Someday, Austin Hatch sinking a free throw won’t be anything too noteworthy.
Someday, when he checks into a basketball game, it might not warrant a standing ovation. And someday, he won’t hear all his teammates imploring him that, “if you get it, shoot!” as he’s jogging onto the court.
But Monday wasn’t that day. Monday against Wayne State, his teammates and coaches urged him on, erupting in cheers when he drew a foul and earned two free throws. Monday, Crisler Center grew silent as Hatch stepped to the line, then groaned in unison when the first attempt hit the back of the rim and bounced out.
But then Hatch got the ball back, stepped back to the line, and shot again. This time, it hit nothing but net.
Simple as that.
Except it wasn’t, of course. Monday marked his debut at Crisler. It marked Hatch — a survivor of two tragic plane crashes — playing college basketball against a real opponent with the program that continued to recruit him even after doctors feared he might never walk again.
“I just took a step off the line, got my breath, just stood up there and hit it,” Hatch said. “I’m envisioning myself counting down the top of the clock with five seconds to go in the game: Three, two, one, and I shoot it and win the game. Obviously, it didn’t win the game tonight, but I think after all that I’ve been through, it’s a pretty special moment for a lot of people.”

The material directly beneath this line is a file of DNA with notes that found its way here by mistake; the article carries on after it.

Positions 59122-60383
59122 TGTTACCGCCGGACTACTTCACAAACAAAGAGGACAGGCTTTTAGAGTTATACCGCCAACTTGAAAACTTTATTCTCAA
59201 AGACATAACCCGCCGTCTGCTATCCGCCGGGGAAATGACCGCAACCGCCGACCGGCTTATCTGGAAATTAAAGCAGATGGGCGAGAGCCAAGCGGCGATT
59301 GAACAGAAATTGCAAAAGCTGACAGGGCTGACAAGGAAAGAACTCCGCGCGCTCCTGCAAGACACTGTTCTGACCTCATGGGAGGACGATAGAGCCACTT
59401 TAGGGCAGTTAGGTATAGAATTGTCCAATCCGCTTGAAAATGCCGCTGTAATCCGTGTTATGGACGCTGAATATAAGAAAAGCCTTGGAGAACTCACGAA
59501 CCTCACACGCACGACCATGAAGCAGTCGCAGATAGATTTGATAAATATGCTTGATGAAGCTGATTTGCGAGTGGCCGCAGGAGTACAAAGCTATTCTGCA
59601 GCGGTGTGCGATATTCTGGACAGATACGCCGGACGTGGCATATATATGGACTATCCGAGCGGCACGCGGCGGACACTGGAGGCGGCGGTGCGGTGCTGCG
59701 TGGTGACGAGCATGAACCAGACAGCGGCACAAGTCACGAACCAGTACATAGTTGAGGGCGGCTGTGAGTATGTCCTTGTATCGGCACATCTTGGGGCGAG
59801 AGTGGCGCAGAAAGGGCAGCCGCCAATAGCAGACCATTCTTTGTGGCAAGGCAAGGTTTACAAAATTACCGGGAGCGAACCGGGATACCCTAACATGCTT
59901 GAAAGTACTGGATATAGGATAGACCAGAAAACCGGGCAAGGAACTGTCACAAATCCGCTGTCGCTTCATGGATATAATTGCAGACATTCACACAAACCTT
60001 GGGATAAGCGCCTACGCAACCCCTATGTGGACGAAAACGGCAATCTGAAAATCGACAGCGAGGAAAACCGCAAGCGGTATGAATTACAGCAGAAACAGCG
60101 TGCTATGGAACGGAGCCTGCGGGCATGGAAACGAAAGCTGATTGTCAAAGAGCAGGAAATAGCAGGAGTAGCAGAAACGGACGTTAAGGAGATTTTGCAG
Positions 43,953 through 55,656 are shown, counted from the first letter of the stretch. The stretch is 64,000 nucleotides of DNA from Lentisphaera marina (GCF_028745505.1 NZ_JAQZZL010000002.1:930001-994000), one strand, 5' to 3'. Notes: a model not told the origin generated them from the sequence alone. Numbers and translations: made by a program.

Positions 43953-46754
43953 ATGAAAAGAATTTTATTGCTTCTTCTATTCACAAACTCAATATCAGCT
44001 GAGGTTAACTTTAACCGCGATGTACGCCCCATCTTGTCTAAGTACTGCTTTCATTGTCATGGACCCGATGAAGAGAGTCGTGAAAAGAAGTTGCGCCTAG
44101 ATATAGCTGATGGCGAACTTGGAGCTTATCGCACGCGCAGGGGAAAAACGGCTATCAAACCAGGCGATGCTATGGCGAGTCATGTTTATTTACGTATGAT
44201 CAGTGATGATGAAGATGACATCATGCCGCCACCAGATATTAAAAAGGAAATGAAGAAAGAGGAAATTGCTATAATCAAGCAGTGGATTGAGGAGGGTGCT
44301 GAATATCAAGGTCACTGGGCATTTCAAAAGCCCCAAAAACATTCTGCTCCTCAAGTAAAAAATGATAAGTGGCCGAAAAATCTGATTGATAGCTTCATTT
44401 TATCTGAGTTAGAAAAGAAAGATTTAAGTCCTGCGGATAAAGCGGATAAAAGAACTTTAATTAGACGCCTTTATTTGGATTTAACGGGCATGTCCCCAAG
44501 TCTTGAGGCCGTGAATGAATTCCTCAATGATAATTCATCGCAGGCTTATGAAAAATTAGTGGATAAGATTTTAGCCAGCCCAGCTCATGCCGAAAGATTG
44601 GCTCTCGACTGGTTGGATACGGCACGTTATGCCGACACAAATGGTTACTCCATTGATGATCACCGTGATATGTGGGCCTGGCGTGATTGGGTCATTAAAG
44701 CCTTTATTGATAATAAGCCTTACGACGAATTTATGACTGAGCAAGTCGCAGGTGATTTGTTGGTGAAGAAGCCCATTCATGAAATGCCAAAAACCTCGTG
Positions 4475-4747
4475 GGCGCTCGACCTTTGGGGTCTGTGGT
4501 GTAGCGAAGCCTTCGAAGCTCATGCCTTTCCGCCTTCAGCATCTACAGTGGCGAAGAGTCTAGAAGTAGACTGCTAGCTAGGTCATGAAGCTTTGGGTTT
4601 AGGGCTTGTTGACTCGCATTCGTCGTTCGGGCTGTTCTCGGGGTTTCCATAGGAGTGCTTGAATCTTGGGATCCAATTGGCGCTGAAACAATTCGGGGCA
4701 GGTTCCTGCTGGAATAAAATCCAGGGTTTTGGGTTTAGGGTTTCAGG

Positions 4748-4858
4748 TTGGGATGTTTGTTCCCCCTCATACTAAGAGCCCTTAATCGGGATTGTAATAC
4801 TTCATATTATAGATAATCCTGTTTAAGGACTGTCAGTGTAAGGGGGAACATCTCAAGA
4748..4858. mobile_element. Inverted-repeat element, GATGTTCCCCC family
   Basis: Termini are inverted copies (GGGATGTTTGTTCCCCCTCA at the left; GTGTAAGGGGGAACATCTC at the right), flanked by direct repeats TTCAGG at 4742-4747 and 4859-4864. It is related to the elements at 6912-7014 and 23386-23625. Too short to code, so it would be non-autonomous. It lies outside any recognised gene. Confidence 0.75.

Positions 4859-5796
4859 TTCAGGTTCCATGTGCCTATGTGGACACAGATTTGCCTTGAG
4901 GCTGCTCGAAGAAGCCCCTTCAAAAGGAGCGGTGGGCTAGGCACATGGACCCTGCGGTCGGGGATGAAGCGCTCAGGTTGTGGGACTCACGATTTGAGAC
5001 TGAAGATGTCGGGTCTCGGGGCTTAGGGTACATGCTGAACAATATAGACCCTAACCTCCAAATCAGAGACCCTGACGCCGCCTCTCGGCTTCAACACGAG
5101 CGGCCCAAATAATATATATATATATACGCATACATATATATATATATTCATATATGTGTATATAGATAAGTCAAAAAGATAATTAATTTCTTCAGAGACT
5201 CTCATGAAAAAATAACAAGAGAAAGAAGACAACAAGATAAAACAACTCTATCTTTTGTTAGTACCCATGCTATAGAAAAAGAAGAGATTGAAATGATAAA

As the crowd roared, Hatch’s teammates gathered to congratulate him at halfcourt. Then John Beilein heeded assistant coach Bacari Alexander’s advice and subbed in Derrick Walton for the freshman guard, giving the Michigan coach an opportunity to wrap Hatch in a long embrace.
“He just congratulated me and said it’s a great start,” Hatch said. “(But) we still have a lot of work to do. I’ve got four more years here. There’ll be a lot more things like tonight that’ll happen in the next four years.”
To Hatch’s teammates, the moment was equally as special.
“I’m going to tell you something: It was a heartwarming experience,” said sophomore forward Zak Irvin. “Seeing that kid, how hard he’s been working, and then you see him knock down that free throw, that was big time right there.”
Hatch earned 1:28 of playing time at the end of a blowout exhibition, and he might not get a similar opportunity for the rest of the season. There may never be a situation in which Beilein feels comfortable turning to a guard who has made drastic physical improvements but still has a long way to go to reach game speed.
Hatch has already had remarkable moments on his road to recovery. He made it onto the floor for the first time at Michigan during the Wolverines’ overseas trip to Italy and he knocked down a three-pointer last season at Loyola.
“His video at Loyola where he made the shot was something that was probably more special,” Beilein said after the game. “Bacari (Alexander) said (to) get us up at the table, so we can get him out of there so that he could get a round of applause. We don’t know if this is going to happen again. It’s a tremendous thing for such a great kid.”
To Beilein, and to virtually everyone else at Crisler Center, Monday night’s moment was special.
“I don’t want to be known as a cool story,” Hatch said. “Obviously, what happened to me is unique, but that’s what happened. It’s not who I am. Obviously, it’s a big part of my life, but I’m about moving forward and making the most of it.”
And someday, Hatch simply stepping onto the court won’t merit loud ovations or national attention. Someday, he might be just Austin Hatch, Michigan basketball player.
But Monday wasn’t that day.